There’s a person that works with my mom who is an adult. He used to use the word retarded all the time when speaking and goofing around. When my mom explained to him about how I have autism and how it hurts her and me and others to hear that word, and she also told him about how I talk to people and teach them not to use that word, and set up a meeting so he could meet me and I could educate him, and now he no longer uses that word He has even taking it one step further and corrects others when he hears them use that word. When I wrote my book I decided to dedicate the book to him his name is Steve O. He has proven that even adults can be educated,And also educate others to make the Same change.

6. The X Factor: What is different about your project compared to other programs or solutions already out there?

I know that there are a lot of programs in our education system the talk about how we should include other people who were different than us in things just like everybody gets treated the same. My project is different because I am encouraging and educating people do not just make a difference in the schools and not just change the students but I’m encouraging the change to be taken place in adults as well and also the change being with our every day language it affects Circumstances and situations throughout our whole life and experiences

7. Impact: How has your project made a difference so far?

Because I speak to so many children and students as well as clubs organizations and many adults, it’s hard to see if I actually make a difference in that way. It is my hope that because I ask people to sign a pledge card pledging to change the words that they use that if they in fact still find themselves using those words that something clicks in them and they remember me and my talk and they put forth a big effort to not use those words . I have noticed that you were in fewer people in society are using the word retarded and I’m hoping that change continues to get bigger.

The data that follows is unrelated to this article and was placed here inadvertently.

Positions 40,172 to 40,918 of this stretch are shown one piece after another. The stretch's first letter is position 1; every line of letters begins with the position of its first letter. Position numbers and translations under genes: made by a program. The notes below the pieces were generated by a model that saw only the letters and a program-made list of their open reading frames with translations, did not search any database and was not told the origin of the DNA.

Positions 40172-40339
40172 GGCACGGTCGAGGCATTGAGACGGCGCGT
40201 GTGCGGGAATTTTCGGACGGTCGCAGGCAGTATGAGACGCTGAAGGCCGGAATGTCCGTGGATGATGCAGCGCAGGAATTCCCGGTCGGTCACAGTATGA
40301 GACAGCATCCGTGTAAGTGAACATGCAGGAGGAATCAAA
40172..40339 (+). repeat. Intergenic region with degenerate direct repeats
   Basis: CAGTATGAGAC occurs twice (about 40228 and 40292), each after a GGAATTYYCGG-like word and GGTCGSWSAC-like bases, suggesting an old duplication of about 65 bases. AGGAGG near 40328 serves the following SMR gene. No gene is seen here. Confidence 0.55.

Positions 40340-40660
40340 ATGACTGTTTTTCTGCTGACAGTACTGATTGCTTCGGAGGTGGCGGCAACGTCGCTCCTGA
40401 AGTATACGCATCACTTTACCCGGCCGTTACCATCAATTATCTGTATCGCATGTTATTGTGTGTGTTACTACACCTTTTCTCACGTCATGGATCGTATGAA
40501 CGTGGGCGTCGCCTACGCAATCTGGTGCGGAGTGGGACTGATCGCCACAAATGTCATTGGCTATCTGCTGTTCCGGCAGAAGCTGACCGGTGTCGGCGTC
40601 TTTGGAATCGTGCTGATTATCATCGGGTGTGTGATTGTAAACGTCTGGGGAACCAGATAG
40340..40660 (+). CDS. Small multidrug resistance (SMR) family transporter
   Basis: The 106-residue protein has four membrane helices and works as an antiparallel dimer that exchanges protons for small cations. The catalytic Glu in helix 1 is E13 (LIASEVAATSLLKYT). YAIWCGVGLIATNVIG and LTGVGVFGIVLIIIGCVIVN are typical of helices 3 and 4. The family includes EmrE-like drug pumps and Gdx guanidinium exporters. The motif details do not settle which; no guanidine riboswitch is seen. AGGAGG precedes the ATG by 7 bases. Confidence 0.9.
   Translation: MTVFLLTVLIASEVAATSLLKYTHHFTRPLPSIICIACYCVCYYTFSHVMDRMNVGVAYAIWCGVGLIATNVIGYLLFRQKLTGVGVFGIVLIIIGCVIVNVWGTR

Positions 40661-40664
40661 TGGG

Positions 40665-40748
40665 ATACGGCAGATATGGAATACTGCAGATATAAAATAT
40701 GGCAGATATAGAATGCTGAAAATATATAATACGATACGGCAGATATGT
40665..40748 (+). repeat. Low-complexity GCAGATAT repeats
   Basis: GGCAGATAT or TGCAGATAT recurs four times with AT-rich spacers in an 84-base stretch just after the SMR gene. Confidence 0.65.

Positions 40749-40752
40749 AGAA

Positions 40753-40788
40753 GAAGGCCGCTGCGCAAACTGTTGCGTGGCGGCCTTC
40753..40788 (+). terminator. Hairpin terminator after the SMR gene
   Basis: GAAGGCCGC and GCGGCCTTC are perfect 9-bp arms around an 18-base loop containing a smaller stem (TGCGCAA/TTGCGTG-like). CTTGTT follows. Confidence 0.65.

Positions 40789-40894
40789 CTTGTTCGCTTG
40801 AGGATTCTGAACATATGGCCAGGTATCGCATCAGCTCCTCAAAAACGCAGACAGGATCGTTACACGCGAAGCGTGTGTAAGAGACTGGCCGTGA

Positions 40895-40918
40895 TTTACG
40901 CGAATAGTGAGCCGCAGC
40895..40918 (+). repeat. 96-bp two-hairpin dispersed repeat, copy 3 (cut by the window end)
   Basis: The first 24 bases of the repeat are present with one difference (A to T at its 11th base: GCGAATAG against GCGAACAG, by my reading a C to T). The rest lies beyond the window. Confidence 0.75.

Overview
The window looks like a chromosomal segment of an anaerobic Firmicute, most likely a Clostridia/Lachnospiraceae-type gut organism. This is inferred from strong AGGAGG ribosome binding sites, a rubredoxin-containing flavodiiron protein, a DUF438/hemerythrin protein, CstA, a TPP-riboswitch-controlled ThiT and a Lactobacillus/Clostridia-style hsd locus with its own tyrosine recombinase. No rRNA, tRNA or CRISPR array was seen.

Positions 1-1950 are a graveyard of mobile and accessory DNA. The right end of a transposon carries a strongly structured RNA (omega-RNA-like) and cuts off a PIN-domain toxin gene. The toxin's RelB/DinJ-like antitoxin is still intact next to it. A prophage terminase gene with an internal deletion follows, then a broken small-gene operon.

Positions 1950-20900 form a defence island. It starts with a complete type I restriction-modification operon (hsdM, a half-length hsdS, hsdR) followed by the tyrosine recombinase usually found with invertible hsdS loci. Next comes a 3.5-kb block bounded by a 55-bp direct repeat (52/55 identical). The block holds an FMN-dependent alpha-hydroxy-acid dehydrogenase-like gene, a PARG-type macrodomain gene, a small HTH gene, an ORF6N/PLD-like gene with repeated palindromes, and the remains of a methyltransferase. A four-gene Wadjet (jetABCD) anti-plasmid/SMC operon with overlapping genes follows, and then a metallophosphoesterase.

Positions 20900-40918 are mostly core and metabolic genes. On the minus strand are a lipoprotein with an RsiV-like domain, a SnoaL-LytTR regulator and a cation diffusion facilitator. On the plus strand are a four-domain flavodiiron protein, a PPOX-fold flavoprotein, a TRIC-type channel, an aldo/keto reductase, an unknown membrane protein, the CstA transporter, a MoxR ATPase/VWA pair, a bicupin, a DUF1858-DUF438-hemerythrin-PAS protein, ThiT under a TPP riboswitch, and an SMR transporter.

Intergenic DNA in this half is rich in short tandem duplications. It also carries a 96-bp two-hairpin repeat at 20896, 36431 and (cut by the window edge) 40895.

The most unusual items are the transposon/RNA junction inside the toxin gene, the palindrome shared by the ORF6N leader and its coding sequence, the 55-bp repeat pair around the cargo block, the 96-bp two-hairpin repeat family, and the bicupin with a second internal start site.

8. What’s Next: What are your ideas for taking your project to the next level?

I’m hoping to expand my educational program to include a copy of my book and all school library and that the teachers will use it to read to the children at a young age so that they learn the importance of the words that they speak and how it can affect the people around them even if they don’t see the hurt, that’s what I would really like to see. But my biggest hurdle right now is just fine somebody that will publish my book because I have so many people who would like to purchase a coffee and unfortunately it is not published it is a self printed book that is very costly to meet

9. Which of the following types of expertise would be most useful for you?

  • Writing/Editing

10. Finances: If applicable, have you mobilized any of the following resources so far?

  • Family support

How did you hear about this challenge?

  • Social media


Join the conversation:

Photo of Summer K

Hey! I think this is a pretty neat idea! :)
I remember telling a friend I had ADHD once and they joked about my "disease" with the whole lunch table. Although it may be a mental disorder, I definitely wish they'd responded more considerately, like you suggest.
All the best!